Am I starting with a fleece or commercially prepared fiber? How will I prepre the fleece? How was the commercial fiber prepared? Each preparation method, no matter the fiber, influences the finished yarn. What do I need for the yarn in my mind?
Am I dyeing my fiber? What colors? Will I dye before or after I prepare my fiber? Before or after the yarn is spun?
If I'm using gorgeously dyed top/roving or batts, will I spin the colors as they are or manipulate the color flow somehow? Will I combine the colors with another dyed fiber? Will I combine colors in the draft or ply?
Do I want compact or lofty yarn? Smooth or textured yarn? Somewhere in between? Am I blending colors here? Am I working with or against the preparation? How much twist do I want?
Singles yarn, bulky and fine
Am I plying? How many plies? Am I blending colors here? Do I want a textured or art ply? How much ply twist do I want?
How will I finish it? Will I full or felt? Will I whack, snap or just hang? Is there any reason to block the yarn?
Whew! It seems like a lot but I mostly do all of this in my head in a minute or two. When I'm planning a big or very specific project, I sit and write it all out.
This is the making part, the hands on part. This is the part where I grow as a spinner and a knitter by spinning the yarn I knit with. It's an ongoing conversation back and forth, round and round, between the starting fiber, the finished knitted yarn and all of the steps in between. My craft is constantly evolving based on curiosity, experience, obsession, trial and error.
The learning, the questing and questioning -- this might be my favorite part.
I am perpetually asking questions, things like...
I want to make a yarn like this commercial yarn: How do I reverse engineer it?
I tried to make a yarn for this and it's a disaster: What went wrong?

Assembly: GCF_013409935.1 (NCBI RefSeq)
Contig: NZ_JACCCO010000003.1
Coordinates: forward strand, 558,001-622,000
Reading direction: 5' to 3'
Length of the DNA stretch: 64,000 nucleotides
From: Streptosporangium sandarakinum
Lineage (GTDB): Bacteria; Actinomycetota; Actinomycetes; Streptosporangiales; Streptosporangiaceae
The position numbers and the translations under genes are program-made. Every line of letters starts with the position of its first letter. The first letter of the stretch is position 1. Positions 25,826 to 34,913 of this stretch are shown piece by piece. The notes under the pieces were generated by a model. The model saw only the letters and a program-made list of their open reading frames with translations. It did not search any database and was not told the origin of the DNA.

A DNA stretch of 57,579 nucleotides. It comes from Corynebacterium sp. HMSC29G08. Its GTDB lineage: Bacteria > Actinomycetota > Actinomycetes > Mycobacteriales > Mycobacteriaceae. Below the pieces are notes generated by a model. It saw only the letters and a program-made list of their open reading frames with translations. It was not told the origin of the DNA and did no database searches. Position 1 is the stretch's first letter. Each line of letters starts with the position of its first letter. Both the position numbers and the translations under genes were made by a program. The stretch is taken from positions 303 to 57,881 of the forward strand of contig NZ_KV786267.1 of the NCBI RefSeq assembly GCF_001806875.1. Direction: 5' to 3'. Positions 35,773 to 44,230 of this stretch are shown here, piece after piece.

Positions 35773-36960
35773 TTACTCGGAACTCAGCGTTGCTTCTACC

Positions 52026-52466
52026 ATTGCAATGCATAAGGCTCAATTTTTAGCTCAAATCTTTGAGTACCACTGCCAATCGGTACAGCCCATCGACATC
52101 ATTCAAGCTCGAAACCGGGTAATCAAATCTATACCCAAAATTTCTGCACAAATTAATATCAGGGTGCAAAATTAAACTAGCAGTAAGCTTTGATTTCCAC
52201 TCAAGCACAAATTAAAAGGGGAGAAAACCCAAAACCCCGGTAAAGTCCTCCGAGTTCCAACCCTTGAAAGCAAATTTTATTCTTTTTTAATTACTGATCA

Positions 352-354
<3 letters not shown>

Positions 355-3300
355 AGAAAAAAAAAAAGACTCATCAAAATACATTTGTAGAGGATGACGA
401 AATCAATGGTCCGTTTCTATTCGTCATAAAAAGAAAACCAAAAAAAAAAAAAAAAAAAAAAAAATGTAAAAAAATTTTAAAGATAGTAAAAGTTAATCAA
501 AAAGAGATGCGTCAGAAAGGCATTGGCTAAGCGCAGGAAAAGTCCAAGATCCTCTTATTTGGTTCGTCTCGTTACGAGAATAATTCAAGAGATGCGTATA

I hate one of the colors in this variegated roving: What can I do to save it?
I love this dyed fiber in the braid. Spun and knit, it's gross and pooly: What should I have done differently?
I want to spin a particular type of yarn: how do I learn? Who do I talk to? Who do I take a lesson from?
What should I read?
The originality of handspun yarn is astonishing. No two spinners will spin an identical yarn given the same wheel, fiber and parameters. It can have the same twist, wpi and gauge but somehow it won't look the same. There's just something that each spinner breathes into their yarn when the spin it.
Textured yarns: corespun and thick and thin
Once I take control of fiber with some intention, my creative mind explodes.
It might be the opposite of what works for you, but giving myself even a small parameter like" spin yarn for a shawl" guides my thinking to be more creative. It plucks my brain out of the overwhelm of all-the-possibilities and narrows it down to shawl yarn. Now that's just 650 ideas to sort through.
I love being part of something that reaches forward, back and that has a vibrant now. I may not always be in the thick of it posting on Ravelry (I'm shy that way) but I love the underground rumble I always feel. I love that when I have an idea or question, I can look at old books and magazines and look online and find a variety of answers and opinions. I love that when new magazines, books or conversations come up, there is always something new -- a new twist, a new something to try, a new process.
Person-to-person spinning energy is crazy. Spinning with friends, going to a fiber sale, a class, a retreat or one of the big events I am always full and exhausted afterwards. It takes me a while to process the things I learned and even longer to try them out.
There is such a feeling of process and liveliness when spinners get together; it's the best really.
Are you ready to spin to knit? Next issue we'll get started hands-on.
ABOUT THE AUTHOR
Jillian Moreno is the editor of Knittyspin. She's on the Editorial Advisory board for PLY Magazine and is teaching at Rhinebeck this fall. She lives in a house packed with fiber and books.
Be warned, she's a morning person and is disgustingly chipper before 9 am.